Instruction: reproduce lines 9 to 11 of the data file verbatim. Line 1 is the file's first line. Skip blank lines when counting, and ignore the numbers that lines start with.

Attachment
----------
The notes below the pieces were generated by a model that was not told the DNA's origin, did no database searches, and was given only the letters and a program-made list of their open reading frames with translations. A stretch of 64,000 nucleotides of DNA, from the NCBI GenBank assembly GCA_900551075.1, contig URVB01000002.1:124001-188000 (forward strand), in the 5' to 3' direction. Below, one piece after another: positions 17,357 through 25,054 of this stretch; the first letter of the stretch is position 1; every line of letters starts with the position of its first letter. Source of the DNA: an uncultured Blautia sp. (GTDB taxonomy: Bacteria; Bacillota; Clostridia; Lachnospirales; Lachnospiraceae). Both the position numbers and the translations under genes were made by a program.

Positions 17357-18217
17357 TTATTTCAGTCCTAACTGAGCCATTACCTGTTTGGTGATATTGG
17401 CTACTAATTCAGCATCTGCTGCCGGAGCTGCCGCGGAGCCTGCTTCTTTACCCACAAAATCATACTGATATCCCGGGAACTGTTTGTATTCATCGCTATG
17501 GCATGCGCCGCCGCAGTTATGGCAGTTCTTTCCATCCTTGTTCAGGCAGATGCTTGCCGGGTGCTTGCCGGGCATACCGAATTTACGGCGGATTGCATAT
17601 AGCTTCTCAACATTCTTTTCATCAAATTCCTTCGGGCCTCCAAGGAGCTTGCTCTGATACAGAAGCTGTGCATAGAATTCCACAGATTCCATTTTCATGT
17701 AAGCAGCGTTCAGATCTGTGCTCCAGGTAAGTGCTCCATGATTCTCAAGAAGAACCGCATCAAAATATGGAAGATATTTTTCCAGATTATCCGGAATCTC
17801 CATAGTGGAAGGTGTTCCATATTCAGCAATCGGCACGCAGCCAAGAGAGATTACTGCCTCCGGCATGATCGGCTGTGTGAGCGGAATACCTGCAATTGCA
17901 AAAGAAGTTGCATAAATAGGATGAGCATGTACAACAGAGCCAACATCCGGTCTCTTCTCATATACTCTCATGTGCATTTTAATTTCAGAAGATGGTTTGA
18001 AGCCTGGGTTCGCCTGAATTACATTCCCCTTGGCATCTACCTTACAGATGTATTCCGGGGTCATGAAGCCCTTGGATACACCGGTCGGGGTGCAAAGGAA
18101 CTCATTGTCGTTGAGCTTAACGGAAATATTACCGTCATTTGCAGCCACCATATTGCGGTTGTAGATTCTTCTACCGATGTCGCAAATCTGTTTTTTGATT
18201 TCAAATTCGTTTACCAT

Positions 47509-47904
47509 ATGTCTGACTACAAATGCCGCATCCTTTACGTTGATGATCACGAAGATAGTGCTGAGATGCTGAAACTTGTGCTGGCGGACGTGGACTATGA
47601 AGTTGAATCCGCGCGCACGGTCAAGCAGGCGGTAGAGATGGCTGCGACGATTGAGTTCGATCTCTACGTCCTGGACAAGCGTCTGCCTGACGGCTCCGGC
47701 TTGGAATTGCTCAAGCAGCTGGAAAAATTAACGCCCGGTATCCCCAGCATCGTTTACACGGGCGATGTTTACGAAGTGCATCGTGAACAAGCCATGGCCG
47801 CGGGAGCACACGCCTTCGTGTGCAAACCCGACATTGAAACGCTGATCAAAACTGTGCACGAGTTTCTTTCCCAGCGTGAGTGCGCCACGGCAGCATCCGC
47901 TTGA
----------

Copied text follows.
17901 AAAGAAGTTGCATAAATAGGATGAGCATGTACAACAGAGCCAACATCCGGTCTCTTCTCATATACTCTCATGTGCATTTTAATTTCAGAAGATGGTTTGA
18001 AGCCTGGGTTCGCCTGAATTACATTCCCCTTGGCATCTACCTTACAGATGTATTCCGGGGTCATGAAGCCCTTGGATACACCGGTCGGGGTGCAAAGGAA
18101 CTCATTGTCGTTGAGCTTAACGGAAATATTACCGTCATTTGCAGCCACCATATTGCGGTTGTAGATTCTTCTACCGATGTCGCAAATCTGTTTTTTGATT